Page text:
A museum that is more than a museum- Libeskind Museum in Berlin


Museums can influence your life in one way or the other- by showing the lives of people and their achievements. However, some of them can also make you sleepless or stirred. 

The Jewish Museum in Berlin, Germany (also known as the Libeskind Museum) is one of the museums that deeply stirred me. Through his 'Between the Lines' design, the architect of the building, Daniel Libeskind, takes you through a series of halls that portray and make you experience Jewish history. 

The Libeskind Museum

The lower floor of the building is divided into three 'axes'- the Axis of Exile, the Axis of the Holocaust, and the Axis of Continuity. The Axis of Exile exhibits mainly the items and mementos that were lost during Nazi times. At the end of this hall is the Garden of Exile, where I had a walk in between the concrete pillars and felt slightly dizzy. The orientation of the construction is particularly made in such a way that the visitors can feel the unstable lives of the Jews living in Germany at that time. On top of the pillars are olive bushes representing hope, which is hard to reach, and so was for the Jewish people. 

The Garden  of Exile

The Axis of the Holocaust includes the Holocaust Tower, where I experienced the deepest trauma of being confined within closed walls. I saw daylight penetrating through a slit at the top of the large hall and could feel the eerie silence inside. The Holocaust Tower was constructed so ingeniously that each visitor can not only know but also feel, the lives of traumatized Jewish people living during the Holocaust.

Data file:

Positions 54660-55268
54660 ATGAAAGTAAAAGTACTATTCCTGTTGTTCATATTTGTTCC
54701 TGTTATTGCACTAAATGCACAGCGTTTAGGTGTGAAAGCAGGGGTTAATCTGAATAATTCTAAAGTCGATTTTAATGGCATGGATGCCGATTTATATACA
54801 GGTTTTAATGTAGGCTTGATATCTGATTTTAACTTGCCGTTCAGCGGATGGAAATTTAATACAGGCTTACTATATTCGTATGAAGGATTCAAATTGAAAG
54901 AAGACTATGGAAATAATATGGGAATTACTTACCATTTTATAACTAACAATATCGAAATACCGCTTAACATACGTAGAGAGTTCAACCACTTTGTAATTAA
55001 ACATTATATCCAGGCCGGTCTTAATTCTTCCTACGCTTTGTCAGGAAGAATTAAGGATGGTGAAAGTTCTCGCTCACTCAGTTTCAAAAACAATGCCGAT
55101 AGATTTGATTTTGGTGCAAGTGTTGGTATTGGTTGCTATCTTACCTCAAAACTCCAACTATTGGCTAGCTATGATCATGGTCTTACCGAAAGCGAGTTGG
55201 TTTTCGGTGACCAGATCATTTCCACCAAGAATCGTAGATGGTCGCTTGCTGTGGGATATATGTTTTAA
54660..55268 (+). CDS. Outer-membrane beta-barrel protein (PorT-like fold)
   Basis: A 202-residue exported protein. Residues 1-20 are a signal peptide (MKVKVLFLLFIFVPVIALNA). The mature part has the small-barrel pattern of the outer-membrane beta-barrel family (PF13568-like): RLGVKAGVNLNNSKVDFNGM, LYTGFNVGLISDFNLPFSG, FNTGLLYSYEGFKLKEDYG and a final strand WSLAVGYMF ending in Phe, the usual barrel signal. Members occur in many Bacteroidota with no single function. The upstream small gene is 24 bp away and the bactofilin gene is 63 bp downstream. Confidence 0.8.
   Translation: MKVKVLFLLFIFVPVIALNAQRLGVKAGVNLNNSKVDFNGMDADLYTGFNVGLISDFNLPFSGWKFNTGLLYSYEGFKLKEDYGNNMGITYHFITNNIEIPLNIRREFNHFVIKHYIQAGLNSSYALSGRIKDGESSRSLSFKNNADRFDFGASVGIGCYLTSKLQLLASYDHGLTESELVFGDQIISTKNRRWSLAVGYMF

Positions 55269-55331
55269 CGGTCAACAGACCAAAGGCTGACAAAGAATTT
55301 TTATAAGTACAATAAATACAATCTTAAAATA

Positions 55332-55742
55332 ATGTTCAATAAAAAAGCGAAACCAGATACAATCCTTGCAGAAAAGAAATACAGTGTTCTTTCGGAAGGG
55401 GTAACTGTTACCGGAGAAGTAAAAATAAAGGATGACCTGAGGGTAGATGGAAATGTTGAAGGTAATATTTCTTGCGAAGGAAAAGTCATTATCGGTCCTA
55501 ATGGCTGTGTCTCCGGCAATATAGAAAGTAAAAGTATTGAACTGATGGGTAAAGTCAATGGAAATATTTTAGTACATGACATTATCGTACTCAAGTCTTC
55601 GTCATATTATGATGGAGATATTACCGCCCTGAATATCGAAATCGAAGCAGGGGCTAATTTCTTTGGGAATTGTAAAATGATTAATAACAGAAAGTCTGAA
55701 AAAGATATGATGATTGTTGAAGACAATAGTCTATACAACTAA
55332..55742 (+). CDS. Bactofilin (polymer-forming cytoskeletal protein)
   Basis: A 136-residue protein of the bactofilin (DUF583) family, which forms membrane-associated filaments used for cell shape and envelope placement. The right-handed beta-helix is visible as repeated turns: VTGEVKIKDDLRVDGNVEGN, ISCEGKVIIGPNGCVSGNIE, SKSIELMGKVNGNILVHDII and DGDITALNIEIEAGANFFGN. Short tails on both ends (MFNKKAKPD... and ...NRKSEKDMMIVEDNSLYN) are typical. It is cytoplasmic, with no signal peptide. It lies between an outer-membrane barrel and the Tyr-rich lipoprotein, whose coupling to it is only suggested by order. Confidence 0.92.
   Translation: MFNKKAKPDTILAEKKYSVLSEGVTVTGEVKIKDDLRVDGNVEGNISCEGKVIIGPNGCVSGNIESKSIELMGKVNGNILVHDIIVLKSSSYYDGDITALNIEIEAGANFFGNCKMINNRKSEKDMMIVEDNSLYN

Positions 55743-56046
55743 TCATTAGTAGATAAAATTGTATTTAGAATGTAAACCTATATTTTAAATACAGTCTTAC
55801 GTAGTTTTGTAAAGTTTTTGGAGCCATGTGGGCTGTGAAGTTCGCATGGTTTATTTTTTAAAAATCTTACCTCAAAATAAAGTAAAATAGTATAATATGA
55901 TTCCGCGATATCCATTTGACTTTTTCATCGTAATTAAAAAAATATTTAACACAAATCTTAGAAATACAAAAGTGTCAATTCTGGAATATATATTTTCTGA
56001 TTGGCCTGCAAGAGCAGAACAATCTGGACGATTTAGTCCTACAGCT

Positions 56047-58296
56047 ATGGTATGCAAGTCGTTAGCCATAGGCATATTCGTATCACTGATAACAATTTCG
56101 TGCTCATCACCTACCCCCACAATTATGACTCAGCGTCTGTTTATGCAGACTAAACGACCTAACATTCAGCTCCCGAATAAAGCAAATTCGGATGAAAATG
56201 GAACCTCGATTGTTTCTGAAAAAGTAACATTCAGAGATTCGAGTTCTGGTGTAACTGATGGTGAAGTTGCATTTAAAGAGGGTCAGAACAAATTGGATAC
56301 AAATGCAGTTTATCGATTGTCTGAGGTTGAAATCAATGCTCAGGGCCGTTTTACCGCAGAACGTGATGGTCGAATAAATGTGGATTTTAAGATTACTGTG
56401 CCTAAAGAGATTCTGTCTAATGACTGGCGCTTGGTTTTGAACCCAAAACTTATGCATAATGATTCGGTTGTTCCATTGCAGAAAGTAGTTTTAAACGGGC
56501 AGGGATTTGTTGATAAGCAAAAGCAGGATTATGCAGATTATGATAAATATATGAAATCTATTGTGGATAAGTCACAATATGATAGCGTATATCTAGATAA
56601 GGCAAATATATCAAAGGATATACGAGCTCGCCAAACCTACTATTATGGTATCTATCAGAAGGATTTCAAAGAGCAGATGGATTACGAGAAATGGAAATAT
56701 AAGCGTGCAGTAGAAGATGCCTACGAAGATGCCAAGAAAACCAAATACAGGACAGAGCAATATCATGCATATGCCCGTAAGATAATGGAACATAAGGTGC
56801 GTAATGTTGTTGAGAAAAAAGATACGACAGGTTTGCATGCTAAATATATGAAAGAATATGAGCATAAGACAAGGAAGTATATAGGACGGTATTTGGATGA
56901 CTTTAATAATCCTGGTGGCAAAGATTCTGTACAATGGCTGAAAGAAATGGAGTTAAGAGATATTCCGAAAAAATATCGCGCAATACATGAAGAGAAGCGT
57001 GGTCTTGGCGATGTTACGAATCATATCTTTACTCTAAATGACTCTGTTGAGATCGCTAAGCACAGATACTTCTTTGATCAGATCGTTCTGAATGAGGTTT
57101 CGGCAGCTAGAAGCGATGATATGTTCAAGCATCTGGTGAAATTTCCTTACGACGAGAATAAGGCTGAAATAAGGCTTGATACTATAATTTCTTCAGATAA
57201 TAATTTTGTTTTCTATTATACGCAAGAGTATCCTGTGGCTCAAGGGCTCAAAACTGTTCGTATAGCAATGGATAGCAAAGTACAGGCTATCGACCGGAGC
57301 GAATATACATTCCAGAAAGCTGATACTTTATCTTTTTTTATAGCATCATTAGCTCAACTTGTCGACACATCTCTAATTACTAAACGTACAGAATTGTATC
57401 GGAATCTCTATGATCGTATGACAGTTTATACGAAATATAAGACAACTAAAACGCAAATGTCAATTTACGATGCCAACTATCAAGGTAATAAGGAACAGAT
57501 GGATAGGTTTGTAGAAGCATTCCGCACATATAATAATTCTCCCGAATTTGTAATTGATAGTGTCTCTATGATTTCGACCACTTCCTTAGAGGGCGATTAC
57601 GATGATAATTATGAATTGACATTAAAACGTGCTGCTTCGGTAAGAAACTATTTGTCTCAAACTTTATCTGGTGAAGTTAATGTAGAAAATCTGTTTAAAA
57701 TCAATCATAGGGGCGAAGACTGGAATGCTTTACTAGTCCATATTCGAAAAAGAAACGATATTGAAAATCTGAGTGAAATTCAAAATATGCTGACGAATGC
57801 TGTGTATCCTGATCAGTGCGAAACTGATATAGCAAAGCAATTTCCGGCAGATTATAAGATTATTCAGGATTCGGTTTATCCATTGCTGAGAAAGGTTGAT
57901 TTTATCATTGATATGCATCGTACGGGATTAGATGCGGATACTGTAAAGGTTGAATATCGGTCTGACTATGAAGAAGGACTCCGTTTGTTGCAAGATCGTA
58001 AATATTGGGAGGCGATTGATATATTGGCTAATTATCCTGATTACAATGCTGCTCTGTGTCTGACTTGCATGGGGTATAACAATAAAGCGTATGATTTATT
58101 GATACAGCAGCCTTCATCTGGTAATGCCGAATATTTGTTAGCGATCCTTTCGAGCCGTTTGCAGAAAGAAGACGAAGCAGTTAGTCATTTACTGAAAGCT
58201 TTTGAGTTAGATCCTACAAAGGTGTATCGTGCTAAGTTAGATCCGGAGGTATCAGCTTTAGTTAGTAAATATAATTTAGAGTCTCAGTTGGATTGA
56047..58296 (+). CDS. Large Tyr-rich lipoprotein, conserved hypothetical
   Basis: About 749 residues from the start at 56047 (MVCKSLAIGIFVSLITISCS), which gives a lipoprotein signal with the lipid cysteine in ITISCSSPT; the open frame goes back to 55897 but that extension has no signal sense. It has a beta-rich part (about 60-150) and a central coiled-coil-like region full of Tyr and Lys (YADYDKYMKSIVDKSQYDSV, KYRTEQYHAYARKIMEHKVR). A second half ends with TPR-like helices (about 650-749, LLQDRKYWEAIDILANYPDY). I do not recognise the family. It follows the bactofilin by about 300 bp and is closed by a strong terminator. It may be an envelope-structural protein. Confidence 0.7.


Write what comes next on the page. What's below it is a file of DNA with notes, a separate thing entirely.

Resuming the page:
After the Axis of Continuity, I went up a flight of stairs toward the second floor, where the core exhibition is displayed.

The Holocaust Tower

On the way up to the second floor, there was a side entrance where a guard told me that I should not miss this part of the museum. This part of the museum is called the Memory Void, where by the end of the hall is a small corridor that leads you to an art installation named Shalekhet (Fallen Leaves). I saw thousands of iron-made faces with gaping mouths and different facial expressions representing shattered lives.  I had a walk on top of these faces, experienced the clinking metal piercing the silence inside the hall, and felt their agony and pain. 

The art installation 'Shalekhet ' by Menashe Kadishman 

The exhibits on the second floor mainly depict the rich heritage of Jewish culture. There are displays of ancient religious texts and newspaper excerpts during Nazi times. On this floor, it is words that play a major role in portraying the scenes, whereas the exhibits on the ground floor play more with visuals. In between the core exhibition, there is a small section where I could write personal notes (of hope) and hang them on the branches of a man-made tree, which I liked the most. 

A few famous personalities with a Jewish heritage portrayed on the stairway

After the museum visit, I could feel myself disoriented for a long time. But I was happy later because I could visit the perfect version of how a museum should be. It should not only be the details from history that we learn from a museum but also the portrayal of historical lives in its rawest form. The Libeskind Museum clearly does the task. 

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